25th May 2017
Cross-sector collaboration: An education system for everyone
Independent schools are, and will continue to be, expected to do more to support state schools – for example, sponsoring academies and free schools – but let’s not forget the partnerships that many state and independent schools have already embarked on. Here John Aguilar, principal at Padworth College, explores free schools and the resources and ideas that schools from both sectors can share to the benefit of all
“At Padworth College we see the free school movement as a very positive initiative as we believe it will create a bridge between independent and maintained schools which, historically, has been a challenging relationship.
This provides an opportunity to share ideas and areas of expertise by teaming up on project work, or even teaching collectively. For example, we would be able to offer a cultural awareness programme to partnering schools in order to provide an experience that their curriculum does not offer.
At the same time, we would welcome the opportunity to offer subjects or areas of specialism from partnering schools to our students in order to transfer skills and knowledge.
I do believe that it is time for the different school systems in our country to have a better understanding of each other and to come together to share ideas and resources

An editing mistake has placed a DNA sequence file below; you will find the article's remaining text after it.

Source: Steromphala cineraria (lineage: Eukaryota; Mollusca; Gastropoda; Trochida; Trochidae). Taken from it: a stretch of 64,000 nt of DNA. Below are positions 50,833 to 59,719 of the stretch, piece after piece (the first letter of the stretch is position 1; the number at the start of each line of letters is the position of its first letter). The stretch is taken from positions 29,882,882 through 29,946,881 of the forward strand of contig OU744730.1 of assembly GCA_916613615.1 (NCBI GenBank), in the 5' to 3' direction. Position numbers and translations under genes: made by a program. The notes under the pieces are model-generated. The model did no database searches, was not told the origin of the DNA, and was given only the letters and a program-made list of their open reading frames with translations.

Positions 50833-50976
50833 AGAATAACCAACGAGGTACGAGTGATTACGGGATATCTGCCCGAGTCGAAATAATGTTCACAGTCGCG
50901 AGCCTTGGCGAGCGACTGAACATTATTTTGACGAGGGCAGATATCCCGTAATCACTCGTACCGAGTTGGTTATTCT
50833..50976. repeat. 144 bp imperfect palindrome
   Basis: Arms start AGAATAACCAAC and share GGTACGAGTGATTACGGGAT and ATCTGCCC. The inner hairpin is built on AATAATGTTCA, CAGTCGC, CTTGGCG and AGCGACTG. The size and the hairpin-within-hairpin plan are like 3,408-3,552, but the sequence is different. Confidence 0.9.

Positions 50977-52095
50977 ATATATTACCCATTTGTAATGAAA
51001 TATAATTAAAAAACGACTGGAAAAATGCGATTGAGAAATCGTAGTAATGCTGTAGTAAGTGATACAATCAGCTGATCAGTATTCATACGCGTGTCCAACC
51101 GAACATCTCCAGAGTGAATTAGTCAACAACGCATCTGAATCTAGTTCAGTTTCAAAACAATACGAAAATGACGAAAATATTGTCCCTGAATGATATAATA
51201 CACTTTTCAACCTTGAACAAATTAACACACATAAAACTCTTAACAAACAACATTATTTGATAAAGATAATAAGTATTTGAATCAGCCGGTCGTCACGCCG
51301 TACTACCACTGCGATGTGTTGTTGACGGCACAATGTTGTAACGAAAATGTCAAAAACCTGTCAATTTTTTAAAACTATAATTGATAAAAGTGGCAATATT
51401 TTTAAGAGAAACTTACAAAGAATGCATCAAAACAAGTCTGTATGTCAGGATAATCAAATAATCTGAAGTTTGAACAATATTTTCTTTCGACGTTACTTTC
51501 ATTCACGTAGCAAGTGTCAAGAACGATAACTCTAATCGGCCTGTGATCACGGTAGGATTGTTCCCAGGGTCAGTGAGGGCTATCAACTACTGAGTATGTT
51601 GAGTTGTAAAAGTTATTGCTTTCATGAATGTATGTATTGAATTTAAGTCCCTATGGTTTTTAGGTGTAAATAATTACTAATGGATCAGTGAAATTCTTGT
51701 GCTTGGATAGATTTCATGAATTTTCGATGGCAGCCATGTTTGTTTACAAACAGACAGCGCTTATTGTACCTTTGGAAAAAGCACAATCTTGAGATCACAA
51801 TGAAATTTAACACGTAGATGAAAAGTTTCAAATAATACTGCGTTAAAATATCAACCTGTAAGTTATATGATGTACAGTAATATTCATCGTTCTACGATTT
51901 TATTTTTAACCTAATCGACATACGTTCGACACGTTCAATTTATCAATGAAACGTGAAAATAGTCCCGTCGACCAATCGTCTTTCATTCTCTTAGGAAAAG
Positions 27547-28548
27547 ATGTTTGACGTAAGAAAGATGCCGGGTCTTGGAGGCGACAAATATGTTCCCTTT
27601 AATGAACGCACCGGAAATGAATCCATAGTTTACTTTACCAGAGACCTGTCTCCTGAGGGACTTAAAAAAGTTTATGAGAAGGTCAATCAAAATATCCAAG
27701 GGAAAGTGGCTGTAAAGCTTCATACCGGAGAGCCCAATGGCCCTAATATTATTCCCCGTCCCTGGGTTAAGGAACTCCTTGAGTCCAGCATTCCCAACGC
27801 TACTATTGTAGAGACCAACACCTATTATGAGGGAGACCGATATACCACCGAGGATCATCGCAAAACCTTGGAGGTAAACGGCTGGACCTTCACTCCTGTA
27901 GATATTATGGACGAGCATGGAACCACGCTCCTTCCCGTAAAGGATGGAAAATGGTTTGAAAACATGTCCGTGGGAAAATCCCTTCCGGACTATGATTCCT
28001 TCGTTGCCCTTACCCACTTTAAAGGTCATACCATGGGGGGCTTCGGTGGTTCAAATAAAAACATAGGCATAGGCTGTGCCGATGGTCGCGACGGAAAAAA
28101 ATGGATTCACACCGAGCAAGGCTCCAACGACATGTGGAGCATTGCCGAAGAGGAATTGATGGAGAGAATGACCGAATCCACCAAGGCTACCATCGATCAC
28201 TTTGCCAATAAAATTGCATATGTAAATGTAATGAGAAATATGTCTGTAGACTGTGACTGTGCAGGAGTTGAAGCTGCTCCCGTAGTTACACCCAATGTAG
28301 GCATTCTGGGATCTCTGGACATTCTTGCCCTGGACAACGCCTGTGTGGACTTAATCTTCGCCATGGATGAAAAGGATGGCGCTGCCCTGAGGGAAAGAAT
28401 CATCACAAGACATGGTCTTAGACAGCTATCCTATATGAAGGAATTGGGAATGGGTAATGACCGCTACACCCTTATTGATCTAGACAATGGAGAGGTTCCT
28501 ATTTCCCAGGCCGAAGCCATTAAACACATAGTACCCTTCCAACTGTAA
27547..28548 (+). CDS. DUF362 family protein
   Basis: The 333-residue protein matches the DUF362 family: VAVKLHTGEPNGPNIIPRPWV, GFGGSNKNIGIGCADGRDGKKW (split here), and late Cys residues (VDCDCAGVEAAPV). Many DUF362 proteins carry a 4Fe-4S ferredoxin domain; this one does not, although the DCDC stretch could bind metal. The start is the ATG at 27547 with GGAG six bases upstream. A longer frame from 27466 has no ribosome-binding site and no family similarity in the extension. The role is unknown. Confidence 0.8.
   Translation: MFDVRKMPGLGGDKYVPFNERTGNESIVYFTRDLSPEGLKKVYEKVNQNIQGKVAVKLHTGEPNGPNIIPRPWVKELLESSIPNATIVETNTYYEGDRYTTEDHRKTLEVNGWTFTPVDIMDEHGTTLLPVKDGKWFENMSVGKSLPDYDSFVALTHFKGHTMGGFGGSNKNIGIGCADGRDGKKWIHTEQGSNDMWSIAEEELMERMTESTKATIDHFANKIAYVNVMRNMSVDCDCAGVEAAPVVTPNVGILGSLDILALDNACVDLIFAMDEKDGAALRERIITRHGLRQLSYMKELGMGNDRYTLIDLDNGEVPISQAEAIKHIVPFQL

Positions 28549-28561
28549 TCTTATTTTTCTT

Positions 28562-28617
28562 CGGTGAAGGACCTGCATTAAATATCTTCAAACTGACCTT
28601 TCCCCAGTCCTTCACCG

The main objective would be to work collaboratively for the benefit of the students, widening their horizons and enriching their education.”
University of Southampton is the first Russell Group University to officially recognise the IB career-related Programme
The University of Southampton is the first Russell Group University to make an official admissions policy statement for the International Baccalaureate (IB) Career-related Programme (CP). This is in recognition of how the programme prepares its students for university and its value within the UK education system.
The university’s statement follows a large increase in the number of applicants applying to the university with mixed qualifications. Offers for CP students will be based on the equivalent of three full A Levels, irrespective of the total combined value of the qualifications taken.
Nicky Stecker-Doxat, Education Policy Development Manager, University of Southampton, said: “The University of Southampton welcomes over 6,500 international students from more than 135 countries, and we therefore recognise the value in an internationally recognised curriculum. Due to the flexible nature of the CP, we decided to review our admissions policies and selection criteria to ensure that these remain appropriate, and more importantly that there is no disadvantage to our applicants.”
The CP combines a career-related qualification (for example a BTEC), with at least two IB Diploma Programme (DP) courses, and the unique CP ‘core’, which consists of a reflective project, a foreign language, a community project, and personal and professional skills.
See also: IB Schools
13th December 2018
12th December 2018
10th December 2018